Aaron Rodgers Insists He’s ‘Not Stupid Enough’ to Accuse Jimmy Kimmel of Being a Pedophile

Aaron Rodgers insisted he was definitely not trying to link Jimmy Kimmel to Jeffrey Epstein when he seemed to link Jimmy Kimmel to Jeffrey Epstein during an interview on the The Pat McAfee Show last week. 

After a week of not-so-vague lawsuit threats, apologies, and scathing late-night monologues, the quarterback returned to the scene of the original crime (McAfee’s show) to try to set the record straight. For quick background, during a previous appearance before the then-impending Epstein document dump, Rodgers said he was ready to pop “some sort of bottle” once the list dropped, adding, “a lot of people, including Jimmy Kimmel, are really hoping that doesn’t come out.” 

Most importantly, from a litigation standpoint, Rodgers was adamant that he was not trying to accuse or imply that Kimmel was a pedophile, or had an association with Epstein.

“I totally understand how serious an allegation of pedophilia would be. So him to be upset about that, I get it,” he said, adding: “I’m not stupid enough — even though you think I’m an idiot, and you’ve made a lot of comments about my intelligence — but I’m not stupid enough to accuse you of that with absolutely zero evidence, concrete evidence. That’s ridiculous.”

He continued: “So I’m glad, and I think we can agree on something, it’s that, one: those crimes are heinous; and two: I’m glad you’re not on a list because those who are on this list — and this I think we can agree on — that, at minimum, there should be an inquiry into their involvement. Especially if they went to the island. And at maximum, there should be an investigation into it.”

As for Rodgers’ attempt to explain what exactly he meant with his Kimmel/Epstein comment, the quarterback seemed to suggest he believed Kimmel wasn’t interested in seeing such corruption exposed. That interpretation ostensibly stemmed from the origins of his beef with Kimmel, which goes back to the pandemic, Rodgers’ thoughts on Covid-19 and the vaccine, and the numerous jokes Kimmel has made about all that through the past few years. 

In the lead up to speaking on the Kimmel/Epstein comments, Rodgers reiterated a lot of that. He mentioned the jokes Kimmel made about unvaccinated people, Rodgers’ own supposed “immunization” to Covid, and people thinking the horse dewormer ivermectin was a legitimate way to treat Covid; he also accused Kimmel of “giving a platform to one of the biggest spreaders of misinformation during the Covid times, Dr. Fauci”; and made a series of dubious claims about the safety and efficacy of the Covid-19 vaccine.

In light of all that, Rodgers said of his remark that people like Kimmel were “really hoping” the Epstein info doesn’t come out: “I was referring to the fact that, if there’s a list — which again, this hasn’t come out yet, this is just a deposition — and there are names on it, then that would be the second time that a soft brain, junior college student, wacko, anti-vax, antisemite, purveyor, spreader of misinformation, conspiracy theorist, MAGA, whatever other things have been said by him and the media, would be right twice.”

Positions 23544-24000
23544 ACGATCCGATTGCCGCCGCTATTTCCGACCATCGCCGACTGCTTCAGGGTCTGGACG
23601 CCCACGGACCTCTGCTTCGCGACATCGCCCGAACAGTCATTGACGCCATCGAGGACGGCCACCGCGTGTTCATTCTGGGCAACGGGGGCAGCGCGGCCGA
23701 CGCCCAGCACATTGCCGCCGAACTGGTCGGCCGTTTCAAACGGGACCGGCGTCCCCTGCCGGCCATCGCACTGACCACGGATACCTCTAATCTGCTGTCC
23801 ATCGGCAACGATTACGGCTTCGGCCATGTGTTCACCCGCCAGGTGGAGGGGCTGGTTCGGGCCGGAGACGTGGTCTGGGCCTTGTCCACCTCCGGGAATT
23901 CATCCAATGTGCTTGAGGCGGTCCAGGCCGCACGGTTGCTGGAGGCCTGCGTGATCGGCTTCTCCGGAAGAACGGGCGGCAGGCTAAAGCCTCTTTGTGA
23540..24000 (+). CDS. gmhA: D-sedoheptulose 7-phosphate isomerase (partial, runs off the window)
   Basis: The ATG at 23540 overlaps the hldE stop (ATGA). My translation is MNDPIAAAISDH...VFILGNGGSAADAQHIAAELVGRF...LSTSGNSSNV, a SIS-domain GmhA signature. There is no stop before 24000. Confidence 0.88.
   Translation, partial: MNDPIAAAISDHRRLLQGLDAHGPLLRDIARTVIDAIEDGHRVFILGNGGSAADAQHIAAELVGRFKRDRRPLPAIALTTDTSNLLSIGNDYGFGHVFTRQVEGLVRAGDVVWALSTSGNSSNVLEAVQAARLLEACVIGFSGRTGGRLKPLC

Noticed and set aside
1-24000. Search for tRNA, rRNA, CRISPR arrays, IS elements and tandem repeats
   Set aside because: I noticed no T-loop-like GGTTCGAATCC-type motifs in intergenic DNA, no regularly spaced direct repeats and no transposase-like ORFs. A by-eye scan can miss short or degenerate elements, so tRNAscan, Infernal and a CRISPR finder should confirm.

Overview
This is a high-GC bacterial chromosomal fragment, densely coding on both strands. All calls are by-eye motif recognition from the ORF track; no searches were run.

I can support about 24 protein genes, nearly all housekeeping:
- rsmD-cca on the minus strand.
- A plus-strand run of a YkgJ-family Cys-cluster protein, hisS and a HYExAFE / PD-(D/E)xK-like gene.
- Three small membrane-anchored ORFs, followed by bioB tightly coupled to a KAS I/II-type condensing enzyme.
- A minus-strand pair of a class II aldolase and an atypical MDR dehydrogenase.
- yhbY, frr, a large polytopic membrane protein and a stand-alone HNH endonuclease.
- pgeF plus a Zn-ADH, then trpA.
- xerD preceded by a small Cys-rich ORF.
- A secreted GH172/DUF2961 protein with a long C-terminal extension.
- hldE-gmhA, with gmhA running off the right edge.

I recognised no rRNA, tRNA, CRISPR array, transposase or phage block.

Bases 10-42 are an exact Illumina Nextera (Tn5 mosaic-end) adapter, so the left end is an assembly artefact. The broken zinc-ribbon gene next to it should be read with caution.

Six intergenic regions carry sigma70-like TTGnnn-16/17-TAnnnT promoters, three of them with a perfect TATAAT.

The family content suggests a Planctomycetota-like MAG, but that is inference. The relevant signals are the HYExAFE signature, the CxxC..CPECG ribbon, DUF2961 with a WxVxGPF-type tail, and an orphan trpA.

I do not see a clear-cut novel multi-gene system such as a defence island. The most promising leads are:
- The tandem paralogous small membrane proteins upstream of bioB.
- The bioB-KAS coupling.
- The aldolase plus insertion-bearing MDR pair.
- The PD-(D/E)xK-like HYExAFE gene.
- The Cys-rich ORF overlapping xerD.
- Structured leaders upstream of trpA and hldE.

After Rodgers’ initial comments last week, Kimmel quickly responded on Twitter, stating he’d never “met, flown with, visited, or had any contact whatsoever with Epstein, nor will you find my name on any ‘list’ other than the clearly phony nonsense that soft-brained wackos like yourself can’t seem to distinguish from reality.” Kimmel appeared to threaten legal action as well, saying, “Your reckless words put my family in danger. Keep it up and we will debate the facts further in court.”

Kimmel further addressed Rodgers’ comments when he returned to Jimmy Kimmel Live! last night for his first show of the year. During his monologue, Kimmel said Rodgers “has the right to express any opinion he wants, but saying someone is a pedophile is not an opinion, nor is it trash talk.” 


He also stressed a distinction between the jokes he makes about people, and the insinuation in Rodgers’ comments. “We don’t make up lies,” Kimmel said, adding: “We have a team of people who work very hard to sift through facts and reputable sources before I make a joke and that’s an important distinction.”

Prior to Rodgers’ return to The Pat McAfee Show, McAfee himself issued an apology, saying, “Some things obviously people get very pissed off about, especially when they’re that serious allegations,” McAfee continued. “So we apologize for being a part of it. I can’t wait to hear what Aaron has to say about it. Hopefully those two will just be able to settle this, you know, not work wise, but be able to chit-chat and move along.”